First time in history, Chinese military trains in continental U.S.

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Chinese military at Joint Base Lewis-McChord2
Adam Ashton reports for The (Tacoma) News Tribune, Nov. 20, 2015, that “an unusual military exchange” took place this past week when 80 soldiers from China’s People’s Liberation Army were brought to a military base in the continental U.S. for the first time — the Joint Base Lewis-McChord (JBLM). (There had been at least one instance of the Chinese military training in Hawaii.)
Joint Base Lewis-McChord is a U.S. military installation home to the I Corps and 62nd Airlift Wing located 9.1 miles south-southwest of Tacoma, Washington. Lewis is the U.S. Army Fort Lewis; McChord is the U.S. McChord Air Force Base. The two were merged on Feb. 1, 2010.
The military exchange is the latest in an 11-year sequence of formal exchanges between the U.S. and Chinese armies focused on preparing for natural disasters.
Chinese military at Joint Base Lewis-McChord3
Leaders from both countries view disaster preparation as an area where they can cooperate and build trust, possibly reducing the likelihood of an armed conflict in East Asia.
“Any time you continue to have partnership, you continue to communicate, you continue to train together, that’s what contributes to de-escalation,” said Lt. Gen. Stephen Lanza, commander of JBLM’s I Corps.
Maj. Gen. Zhang Jian, the highest-ranking Chinese officer participating in the exchange, said, “This exercise will help the two sides … so we can jointly maintain peace and stability.”
This week’s exchange asked senior-ranking soldiers from both countries to play out how they might respond to a serious earthquake on a fictional Pacific island. Ground-level soldiers participated in exercises where they demonstrated search-and-rescue techniques. In the past, the U.S. and China have responded separately to extreme natural disasters, such as the earthquake in Nepal earlier this year.
Maj. Gen. Edward Dorman, commander of the Army’s Hawaii-based 8th Theater Sustainment Command, said that with practice, “the U.S. and the (People’s Republic of China) can enhance collaboration so we can bring a more timely response in a humanitarian disaster.”
Chinese military at Joint Base Lewis-McChord
Out in the field, ground-level soldiers from both countries appeared to enjoy themselves. They showed off tools they use to extract people from damaged buildings and shared methods of treating the injured.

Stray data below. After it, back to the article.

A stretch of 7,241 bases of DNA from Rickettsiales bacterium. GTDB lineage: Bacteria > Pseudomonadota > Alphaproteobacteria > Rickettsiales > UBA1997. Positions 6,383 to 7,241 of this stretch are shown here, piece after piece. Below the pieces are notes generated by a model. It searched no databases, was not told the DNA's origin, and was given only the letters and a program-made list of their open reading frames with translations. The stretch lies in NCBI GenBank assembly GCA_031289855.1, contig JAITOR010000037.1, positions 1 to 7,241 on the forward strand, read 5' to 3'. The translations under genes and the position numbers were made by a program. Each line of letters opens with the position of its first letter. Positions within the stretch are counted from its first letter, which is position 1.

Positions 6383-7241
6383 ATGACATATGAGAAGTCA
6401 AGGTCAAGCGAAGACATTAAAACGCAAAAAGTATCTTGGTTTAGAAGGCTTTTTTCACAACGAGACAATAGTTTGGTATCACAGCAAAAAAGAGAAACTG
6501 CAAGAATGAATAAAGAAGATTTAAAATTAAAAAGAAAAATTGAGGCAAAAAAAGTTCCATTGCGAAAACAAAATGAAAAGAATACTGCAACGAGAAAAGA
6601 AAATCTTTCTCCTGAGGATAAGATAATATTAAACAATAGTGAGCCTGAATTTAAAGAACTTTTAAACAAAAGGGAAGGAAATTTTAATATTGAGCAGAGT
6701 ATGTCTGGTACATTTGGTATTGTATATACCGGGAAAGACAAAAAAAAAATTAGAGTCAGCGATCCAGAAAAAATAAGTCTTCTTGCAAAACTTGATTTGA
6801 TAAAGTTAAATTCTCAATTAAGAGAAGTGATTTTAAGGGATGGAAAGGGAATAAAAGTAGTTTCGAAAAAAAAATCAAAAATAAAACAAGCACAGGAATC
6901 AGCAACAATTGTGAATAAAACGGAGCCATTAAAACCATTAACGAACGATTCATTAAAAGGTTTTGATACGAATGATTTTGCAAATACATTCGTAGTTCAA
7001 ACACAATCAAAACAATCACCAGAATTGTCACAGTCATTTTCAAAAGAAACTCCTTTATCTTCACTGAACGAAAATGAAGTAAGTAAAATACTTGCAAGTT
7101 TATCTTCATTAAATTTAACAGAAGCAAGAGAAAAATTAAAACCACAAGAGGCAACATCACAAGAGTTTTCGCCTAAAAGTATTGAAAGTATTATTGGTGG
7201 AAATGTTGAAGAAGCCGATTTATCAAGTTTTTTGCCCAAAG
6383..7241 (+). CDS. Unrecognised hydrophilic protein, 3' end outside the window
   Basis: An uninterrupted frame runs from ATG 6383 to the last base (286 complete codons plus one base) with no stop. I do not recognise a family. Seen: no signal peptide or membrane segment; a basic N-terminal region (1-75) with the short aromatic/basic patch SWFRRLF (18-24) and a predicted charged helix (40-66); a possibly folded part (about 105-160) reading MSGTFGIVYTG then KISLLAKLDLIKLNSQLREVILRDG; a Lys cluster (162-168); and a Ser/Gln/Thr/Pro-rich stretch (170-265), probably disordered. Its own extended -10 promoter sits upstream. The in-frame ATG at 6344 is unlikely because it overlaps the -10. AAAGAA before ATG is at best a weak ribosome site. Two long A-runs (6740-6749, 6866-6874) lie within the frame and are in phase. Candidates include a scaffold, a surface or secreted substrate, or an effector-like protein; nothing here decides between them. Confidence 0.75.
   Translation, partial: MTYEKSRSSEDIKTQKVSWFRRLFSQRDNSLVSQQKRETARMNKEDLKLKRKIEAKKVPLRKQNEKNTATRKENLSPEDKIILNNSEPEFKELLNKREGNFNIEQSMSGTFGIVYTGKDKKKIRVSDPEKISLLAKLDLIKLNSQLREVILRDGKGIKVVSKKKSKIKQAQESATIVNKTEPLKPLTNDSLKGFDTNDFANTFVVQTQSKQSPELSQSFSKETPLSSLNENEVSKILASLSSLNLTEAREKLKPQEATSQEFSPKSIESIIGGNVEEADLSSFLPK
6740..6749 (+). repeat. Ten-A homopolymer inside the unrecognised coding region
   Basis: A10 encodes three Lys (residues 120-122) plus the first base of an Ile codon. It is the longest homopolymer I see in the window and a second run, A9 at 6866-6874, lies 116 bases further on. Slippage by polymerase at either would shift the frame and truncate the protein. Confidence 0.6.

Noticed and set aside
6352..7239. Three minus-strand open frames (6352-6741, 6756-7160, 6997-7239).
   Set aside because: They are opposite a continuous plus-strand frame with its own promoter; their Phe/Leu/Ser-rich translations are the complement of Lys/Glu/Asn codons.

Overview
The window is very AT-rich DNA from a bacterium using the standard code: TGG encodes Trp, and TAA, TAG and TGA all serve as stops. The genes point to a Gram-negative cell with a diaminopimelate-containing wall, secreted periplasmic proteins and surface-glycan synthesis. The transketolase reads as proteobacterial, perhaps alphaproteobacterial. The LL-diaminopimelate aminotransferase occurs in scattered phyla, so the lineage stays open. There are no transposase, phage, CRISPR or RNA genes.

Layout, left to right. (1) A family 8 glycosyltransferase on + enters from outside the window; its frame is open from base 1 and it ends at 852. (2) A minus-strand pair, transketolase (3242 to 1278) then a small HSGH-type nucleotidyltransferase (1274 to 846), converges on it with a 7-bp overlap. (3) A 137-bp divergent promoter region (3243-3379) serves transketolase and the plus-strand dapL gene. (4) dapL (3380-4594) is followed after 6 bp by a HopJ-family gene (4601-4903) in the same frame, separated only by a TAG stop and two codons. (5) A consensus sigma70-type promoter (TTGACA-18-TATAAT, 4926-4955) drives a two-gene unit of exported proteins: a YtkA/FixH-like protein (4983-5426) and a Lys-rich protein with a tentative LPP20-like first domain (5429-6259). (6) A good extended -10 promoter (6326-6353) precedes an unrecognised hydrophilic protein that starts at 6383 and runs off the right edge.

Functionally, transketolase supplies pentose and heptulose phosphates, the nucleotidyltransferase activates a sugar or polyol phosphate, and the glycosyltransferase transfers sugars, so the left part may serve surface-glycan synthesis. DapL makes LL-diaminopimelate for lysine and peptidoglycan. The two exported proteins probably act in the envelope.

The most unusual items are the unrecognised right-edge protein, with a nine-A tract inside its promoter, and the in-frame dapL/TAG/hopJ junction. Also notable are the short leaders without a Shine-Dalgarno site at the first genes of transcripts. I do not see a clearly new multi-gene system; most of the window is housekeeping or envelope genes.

“We should get one of these,” a search-and-rescue airman from the Washington Air National Guard proclaimed as he watched a Chinese soldier wield a saw that made cutting rebar look easy.
JBLM’s Spc. William Soyster, 24, said the exchange left him feeling hopeful: “With all the craziness in the world, it’s nice to be working with the Chinese army. It’s a reminder that we’re all in this together. We’re all human.”
The News Tribune did not quote any Chinese soldier in the exchange expressing similar feelings. In fact, as you can see in a video about the exchange, from which I took the above 3 screen shots, the faces of the Chinese military at JBLM all look grim, if not dour.
~Eowyn

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0 responses to “First time in history, Chinese military trains in continental U.S.

  1. Our government and military have gone out of their minds…Why train with Red Communists who would love to overtake the US. These people have absolutely destroyed America and China should never have been allowed into free trade. Insanity seems to be the case with the US government today.

     
  2. Pretty soon Washington will give the Chinese complete control of the states of California, Oregon, Washington and Alaska. Why? The Chinese own trillions of dollars worth of worthless United States bonds. They are going to seize our land in payment.

     
    • It’s ok, really: they cannot cash them all in at one time, as feared, for their value would plummet. They made, we bought.
      I noticed in a WalMart in the East Bay area in 2001 that while Chinese goods were the most abundant, there were also a surprising [to me] lot from Canada, likely making us WalMart’s #2 supplier. There wasn’t much from the USA, but maybe it wasn’t labelled as such?.

       
  3. The video deals with Disaster Exchange: if natural, good; if Hegelian, not so much.

     
  4. Why weren’t the Chinese soldiers smiling? Because they have trouble spying and smiling at the same time? Maybe their commanding officers have told them if they don’t get certain military and political information and bring it back to China they won’t be seeing their families again. I’d have a hard time smiling under those circumstances.

     
    • But that’s no worse than a visit by two USA gubbint men in black suits telling you that if you talk about whatever, they’ll come for yr children first, then your wife, and you never, so you can think about it. What a deal, eh?
      This is what happened to friends of mine, former US Army vets who afterwards spent 7 yrs in military intelligence as civilians; one of them dies of cardiac arrest w/o any history of heart trouble, two by ‘accidents’ that are so convoluted that even Jeb Bush would have to say “Well, yes, but….” and the list goes on.
      Yes, but my ass! China or Russia or France or Germany or Italy or you name it: all the same!

       
  5. What is even more interesting is, a few years back during Rimpac in Hawaii, before the Chinese were ever invited, they were caught, off shore with their radar going strong. Two years later, they were invited.
    If you look up the guest lists, there are some interesting participants and the access to our military is astounding. Go figure.

     
  6. Training for natural disasters? My ass. Only a fool would believe that.

     

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